When Walls Are Not Okay

I’m building a wall / a fine wall / not so much to keep you out / more to keep me in
(Tenant & Lowe, 2009)


How do walls protect us? How might they weaken us? Those are the questions I’ve been pondering this week amid President Trump’s temporary ban on refugee resettlement in the US and order for a wall to be built along the US-Mexico border.

At a private Inauguration Day service, Dr. Robert Jeffress “compared Trump to the story of the biblical leader Nehemiah who helped rebuild the city of Jerusalem and its walls after the people of Judah had been exiled from the land of Israel” (Bailey, 2017). Jeffress said, among other things, that God is not against building walls. He continued:

Any true leader is going to face criticism…Nehemiah had his own share of critics. Two of his chief antagonists were named Sanballat and Tobiah. They were the mainstream media of their day. They continued to hound and heckle Nehemiah and spread false rumors while he and the Israelites were building the wall. (Bailey, 2017)

The Bible indeed suggests that Sanballat and Tobiah had influential voices. However, the comparison with mainstream media, and by extension, anyone who criticizes the Trump Agenda, ignores a critical aspect of interpreting history: Context. Unlike Sanballat and Tobiah, whose aim appears to be personal gain (Bible Hub, 2016a; Bible Hub, 2016b), the vast majority of mainstream media seems to be calling for Trump to demonstrate the Christian values he professes. That’s a fundamentally different message—one that merits consideration.

Americans want America to be great, but how we achieve greatness matters. Christ asks, “What good is it for someone to gain the whole world, yet forfeit their soul?” (Mark 8:36 NIV). He also instructs that we should seek God’s kingdom and God’s righteousness first, and “all these things”—including physical security and sustenance—will be given as well (Matthew 6:33).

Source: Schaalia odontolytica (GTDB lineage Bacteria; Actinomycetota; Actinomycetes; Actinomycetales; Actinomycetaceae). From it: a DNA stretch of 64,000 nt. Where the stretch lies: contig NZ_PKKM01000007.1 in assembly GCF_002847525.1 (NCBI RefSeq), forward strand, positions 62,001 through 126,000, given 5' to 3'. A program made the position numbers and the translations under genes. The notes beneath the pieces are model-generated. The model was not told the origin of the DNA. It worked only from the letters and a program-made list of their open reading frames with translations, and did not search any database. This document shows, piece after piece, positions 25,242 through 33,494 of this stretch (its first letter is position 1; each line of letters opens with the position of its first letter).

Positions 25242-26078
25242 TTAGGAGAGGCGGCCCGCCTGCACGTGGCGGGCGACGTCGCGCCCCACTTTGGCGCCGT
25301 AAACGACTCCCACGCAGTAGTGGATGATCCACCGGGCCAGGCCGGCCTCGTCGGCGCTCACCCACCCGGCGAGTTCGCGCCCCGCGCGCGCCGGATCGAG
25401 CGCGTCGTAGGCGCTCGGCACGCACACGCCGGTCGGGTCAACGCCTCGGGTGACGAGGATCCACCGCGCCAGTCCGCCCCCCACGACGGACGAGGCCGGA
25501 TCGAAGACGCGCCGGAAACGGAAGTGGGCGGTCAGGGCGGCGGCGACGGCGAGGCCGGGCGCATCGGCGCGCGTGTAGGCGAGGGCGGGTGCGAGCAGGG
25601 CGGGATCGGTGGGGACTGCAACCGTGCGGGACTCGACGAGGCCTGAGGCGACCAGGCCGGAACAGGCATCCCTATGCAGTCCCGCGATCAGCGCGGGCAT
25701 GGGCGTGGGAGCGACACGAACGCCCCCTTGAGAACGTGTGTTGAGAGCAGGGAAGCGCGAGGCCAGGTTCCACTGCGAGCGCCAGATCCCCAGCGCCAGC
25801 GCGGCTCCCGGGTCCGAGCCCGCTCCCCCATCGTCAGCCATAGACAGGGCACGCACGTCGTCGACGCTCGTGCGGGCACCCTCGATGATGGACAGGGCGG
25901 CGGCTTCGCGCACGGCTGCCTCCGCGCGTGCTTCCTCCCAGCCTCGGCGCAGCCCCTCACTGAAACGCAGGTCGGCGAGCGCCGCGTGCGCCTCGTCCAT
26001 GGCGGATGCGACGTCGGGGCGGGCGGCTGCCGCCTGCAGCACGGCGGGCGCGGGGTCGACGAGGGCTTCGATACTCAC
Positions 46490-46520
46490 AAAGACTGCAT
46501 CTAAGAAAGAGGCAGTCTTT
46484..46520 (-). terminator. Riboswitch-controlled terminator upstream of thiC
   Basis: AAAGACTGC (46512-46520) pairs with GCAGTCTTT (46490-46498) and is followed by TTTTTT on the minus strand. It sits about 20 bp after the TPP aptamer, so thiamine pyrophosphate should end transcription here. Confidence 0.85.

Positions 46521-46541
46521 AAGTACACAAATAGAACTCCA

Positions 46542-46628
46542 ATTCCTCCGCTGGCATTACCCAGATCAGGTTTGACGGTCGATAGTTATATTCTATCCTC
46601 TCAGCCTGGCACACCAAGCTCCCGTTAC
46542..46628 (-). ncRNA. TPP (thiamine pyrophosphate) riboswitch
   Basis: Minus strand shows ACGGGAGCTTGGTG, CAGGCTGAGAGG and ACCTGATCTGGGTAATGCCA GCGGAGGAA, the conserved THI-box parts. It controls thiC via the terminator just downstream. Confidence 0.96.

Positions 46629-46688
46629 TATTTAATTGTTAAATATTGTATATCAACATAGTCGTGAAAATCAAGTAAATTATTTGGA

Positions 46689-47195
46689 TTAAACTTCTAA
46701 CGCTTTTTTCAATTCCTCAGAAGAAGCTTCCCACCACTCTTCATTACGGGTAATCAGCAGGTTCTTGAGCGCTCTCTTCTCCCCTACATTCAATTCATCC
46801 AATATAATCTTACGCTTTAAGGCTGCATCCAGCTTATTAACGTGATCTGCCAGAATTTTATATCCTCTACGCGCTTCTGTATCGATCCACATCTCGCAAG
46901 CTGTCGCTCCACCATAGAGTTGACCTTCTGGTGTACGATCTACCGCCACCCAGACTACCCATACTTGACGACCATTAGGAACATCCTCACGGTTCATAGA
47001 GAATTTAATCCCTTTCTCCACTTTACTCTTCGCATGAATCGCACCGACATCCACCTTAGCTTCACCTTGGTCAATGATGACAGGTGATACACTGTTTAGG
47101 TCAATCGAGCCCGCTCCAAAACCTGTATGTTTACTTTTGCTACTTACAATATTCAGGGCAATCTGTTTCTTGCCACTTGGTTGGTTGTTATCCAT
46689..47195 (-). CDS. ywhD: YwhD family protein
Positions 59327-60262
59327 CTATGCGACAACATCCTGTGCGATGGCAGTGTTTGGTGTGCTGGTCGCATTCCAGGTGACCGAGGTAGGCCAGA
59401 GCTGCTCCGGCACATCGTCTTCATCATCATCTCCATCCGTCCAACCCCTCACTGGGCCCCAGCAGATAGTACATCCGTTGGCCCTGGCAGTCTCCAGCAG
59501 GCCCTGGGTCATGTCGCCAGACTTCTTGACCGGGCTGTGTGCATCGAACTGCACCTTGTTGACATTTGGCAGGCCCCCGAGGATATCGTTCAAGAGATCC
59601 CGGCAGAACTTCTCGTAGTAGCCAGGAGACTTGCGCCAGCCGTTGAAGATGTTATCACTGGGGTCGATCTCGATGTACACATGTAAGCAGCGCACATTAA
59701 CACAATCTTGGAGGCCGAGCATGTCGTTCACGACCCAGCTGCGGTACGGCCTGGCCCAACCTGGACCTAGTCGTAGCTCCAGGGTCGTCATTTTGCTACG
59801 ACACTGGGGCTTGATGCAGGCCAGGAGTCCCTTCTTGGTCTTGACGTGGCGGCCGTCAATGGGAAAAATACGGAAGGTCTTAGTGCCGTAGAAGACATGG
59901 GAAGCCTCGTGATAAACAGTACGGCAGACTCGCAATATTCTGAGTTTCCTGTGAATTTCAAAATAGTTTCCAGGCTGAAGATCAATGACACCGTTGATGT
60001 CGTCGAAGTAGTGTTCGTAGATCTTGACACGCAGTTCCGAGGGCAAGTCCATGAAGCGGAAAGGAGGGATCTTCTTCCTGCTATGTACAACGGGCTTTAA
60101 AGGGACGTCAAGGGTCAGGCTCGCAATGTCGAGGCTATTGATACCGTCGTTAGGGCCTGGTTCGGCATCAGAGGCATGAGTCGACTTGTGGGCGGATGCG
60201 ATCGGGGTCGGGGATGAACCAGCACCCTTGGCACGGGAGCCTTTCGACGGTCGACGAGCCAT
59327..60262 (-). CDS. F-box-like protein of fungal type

Still, according to Jeffress the President’s work is far too important to stop and answer his critics (Bailey, 2017). His argument assumes that leveraging conflict and being distracted by it are one and the same. They are not. Drs. Paul J. H. Schoemaker and George S. Day, from the Wharton School of the University of Pennsylvania—Trump’s alma mater—wrote:

Just as having two eyes allows humans to use triangulation and parallax for depth perception, organizations should use multiple perspectives to provide greater peripheral vision. Unlike humans, organizations can draw upon more than two eyes to make sense of what they’re seeing. Each single view may have its biases, but several views together allow organizations to see what’s really going on and identify new opportunities. (Schoemaker & Day, 2009, p.43)

The leadership lesson is that walls are not merely physical barriers. They are also spiritual barriers. When we build them to protect a myopic vision at the expense of diplomacy, empathy, and most importantly, compassion, we effectively blind ourselves to the long-term repercussions. Ask yourself, is God really okay with that?

References

Bailey, S. P. (2017, January 20). ‘God is not against building walls!’ The sermon Trump heard from Robert Jeffress before his inauguration. The Washington Post. Retrieved January 30, 2017, from http://www.washingtonpost.com

Bible Hub. (2016). Topical Bible: Sanballat. Retrieved January 30, 2017, from http://biblehub.com/topical/s/sanballat.htm

Bible Hub. (2016). Topical Bible: Tobiah. Retrieved January 30, 2017, from http://biblehub.com/topical/t/tobiah.htm

Schoemaker, P. J. H., & Day, G. S. (2009). How to make sense of weak signals. In G. R. Hickman (Ed.), Leading organizations: Perspectives for a new era (2nd ed., pp. 37–47). Los Angeles, CA: Sage.

Tenant, N. & Lowe, C. (2009). Building a wall [Recorded by Pet Shop Boys]. On Yes [CD]. UK: Parlophone.

 

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